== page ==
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1 April 2014 Questioning the “Melting Pot”: Analysis of Alu Inserts in Three Population Samples from Uruguay
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The way that immigrants integrate into recipient societies has been discussed for decades, mainly from the perspective of the social sciences. Uruguay, as other American countries, received different waves of European immigrants, although the details of the process of assimilation, when it did occur, are unclear. In this study we used genetic markers to understand the process experienced by the Basques, one of the major migration waves that populated Uruguay, and their relation to other immigrants, as well as to Native American and African descendants. For this purpose, we analyzed the allele frequencies of 10 ALU loci (A25, ACE, APOA1, B65, D1, F13B, PV92, TPA25, HS2.43, and HS4.65) in three samples from Uruguay (two of Basque descendants, one of non-Basque descendants) from two locations: Montevideo and Trinidad. No departure from Hardy-Weinberg expectations was observed, with the exceptions of the APOA1 and D1 loci in the non-Basque descendants' samples. Our data show that the major genetic contribution in the three samples comes from Europe (78–88%), with minor African (10–15%) and Native American (0–10%) contributions. Genetic distances reveal that Basque descendants from Trinidad cluster with Europeans, whereas both Montevideo samples cluster together and are separate from other populations, showing two different types of integration, related to the general characteristics of each regional population.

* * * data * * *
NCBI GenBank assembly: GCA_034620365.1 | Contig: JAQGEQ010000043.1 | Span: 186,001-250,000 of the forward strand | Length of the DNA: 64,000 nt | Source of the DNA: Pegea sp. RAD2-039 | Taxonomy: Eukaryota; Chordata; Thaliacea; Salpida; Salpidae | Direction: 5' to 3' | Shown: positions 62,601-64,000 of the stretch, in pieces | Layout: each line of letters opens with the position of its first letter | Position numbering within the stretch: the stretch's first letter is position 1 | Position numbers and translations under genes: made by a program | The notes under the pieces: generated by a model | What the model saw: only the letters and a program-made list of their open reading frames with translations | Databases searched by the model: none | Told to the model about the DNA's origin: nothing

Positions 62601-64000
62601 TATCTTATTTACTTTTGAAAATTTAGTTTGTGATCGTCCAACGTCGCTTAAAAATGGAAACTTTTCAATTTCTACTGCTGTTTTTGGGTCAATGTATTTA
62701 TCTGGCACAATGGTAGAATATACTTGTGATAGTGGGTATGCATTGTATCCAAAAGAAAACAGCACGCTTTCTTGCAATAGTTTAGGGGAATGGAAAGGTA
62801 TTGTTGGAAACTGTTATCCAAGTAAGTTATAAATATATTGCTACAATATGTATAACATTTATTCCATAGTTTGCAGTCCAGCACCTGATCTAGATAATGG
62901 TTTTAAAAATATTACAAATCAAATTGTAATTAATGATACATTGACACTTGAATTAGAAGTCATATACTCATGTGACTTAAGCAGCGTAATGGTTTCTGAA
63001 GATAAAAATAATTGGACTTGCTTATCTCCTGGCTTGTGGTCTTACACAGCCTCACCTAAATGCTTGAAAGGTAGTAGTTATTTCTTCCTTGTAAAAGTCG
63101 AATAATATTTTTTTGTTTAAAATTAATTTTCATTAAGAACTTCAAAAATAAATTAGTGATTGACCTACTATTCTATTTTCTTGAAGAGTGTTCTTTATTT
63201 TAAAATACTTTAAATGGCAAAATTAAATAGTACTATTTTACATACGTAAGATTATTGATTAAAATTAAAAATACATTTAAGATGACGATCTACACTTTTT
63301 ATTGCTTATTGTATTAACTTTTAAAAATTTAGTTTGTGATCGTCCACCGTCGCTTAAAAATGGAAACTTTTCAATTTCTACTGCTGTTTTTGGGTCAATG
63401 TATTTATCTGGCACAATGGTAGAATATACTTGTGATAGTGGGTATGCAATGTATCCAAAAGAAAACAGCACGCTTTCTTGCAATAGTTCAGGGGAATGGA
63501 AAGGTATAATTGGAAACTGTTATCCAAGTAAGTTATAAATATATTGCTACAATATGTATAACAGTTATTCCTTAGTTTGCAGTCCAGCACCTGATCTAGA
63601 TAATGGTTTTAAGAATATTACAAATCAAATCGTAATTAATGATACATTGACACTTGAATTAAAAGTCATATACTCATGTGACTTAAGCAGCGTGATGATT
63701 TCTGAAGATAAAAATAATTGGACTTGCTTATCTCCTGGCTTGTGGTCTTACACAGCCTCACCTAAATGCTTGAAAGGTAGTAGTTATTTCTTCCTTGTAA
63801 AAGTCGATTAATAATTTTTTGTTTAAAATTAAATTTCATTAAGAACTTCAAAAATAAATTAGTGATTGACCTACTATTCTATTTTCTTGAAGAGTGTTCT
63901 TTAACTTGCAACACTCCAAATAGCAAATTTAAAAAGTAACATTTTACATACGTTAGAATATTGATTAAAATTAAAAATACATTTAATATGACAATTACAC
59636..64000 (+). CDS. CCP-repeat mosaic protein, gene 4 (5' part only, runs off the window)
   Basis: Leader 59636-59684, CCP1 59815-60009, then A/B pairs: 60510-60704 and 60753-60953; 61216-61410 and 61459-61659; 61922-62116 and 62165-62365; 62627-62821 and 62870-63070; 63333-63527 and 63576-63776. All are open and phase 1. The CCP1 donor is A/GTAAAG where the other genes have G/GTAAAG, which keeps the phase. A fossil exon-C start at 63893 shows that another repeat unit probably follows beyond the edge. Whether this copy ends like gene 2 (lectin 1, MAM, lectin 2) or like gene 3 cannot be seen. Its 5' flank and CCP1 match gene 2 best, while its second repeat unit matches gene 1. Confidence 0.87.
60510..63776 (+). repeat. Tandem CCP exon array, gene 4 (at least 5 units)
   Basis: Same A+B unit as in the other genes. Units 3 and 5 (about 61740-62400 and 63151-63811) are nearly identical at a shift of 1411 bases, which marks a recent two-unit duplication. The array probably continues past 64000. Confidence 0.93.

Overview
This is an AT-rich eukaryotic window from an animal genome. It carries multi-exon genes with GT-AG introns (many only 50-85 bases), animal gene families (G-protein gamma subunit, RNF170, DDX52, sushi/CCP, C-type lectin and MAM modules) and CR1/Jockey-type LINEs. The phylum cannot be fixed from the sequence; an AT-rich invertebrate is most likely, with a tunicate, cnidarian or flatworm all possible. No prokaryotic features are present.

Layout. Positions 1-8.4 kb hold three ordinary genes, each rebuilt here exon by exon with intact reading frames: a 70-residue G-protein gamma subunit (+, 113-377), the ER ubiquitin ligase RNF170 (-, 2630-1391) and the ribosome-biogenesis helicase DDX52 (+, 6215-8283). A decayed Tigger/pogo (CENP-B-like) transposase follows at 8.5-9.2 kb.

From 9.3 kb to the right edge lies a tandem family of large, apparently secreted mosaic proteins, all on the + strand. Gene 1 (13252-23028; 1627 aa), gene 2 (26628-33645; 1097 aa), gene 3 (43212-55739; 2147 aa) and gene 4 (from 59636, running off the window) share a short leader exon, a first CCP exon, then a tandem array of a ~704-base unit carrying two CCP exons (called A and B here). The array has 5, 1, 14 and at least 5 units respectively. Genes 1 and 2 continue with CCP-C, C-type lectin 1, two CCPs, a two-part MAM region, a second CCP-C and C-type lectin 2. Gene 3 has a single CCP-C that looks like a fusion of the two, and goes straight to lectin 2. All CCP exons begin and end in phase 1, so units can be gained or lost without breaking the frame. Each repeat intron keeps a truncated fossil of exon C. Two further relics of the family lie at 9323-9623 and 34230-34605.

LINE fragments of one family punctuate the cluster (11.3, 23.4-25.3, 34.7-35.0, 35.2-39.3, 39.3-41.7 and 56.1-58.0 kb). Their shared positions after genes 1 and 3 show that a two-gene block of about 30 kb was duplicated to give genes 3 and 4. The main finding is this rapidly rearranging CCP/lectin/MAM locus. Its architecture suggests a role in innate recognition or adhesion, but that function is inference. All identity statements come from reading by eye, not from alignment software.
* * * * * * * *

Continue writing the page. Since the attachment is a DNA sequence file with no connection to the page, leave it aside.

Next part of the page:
Copyright © 2014 Wayne State University Press, Detroit, Michigan 48201
Pedro C. Hidalgo, Patricia Mut, Elizabeth Ackermann, Gonzalo Figueiro, and Monica Sans "Questioning the “Melting Pot”: Analysis of Alu Inserts in Three Population Samples from Uruguay," Human Biology 86(2), 83-92, (1 April 2014).
Received: 20 January 2014; Accepted: 1 July 2014; Published: 1 April 2014

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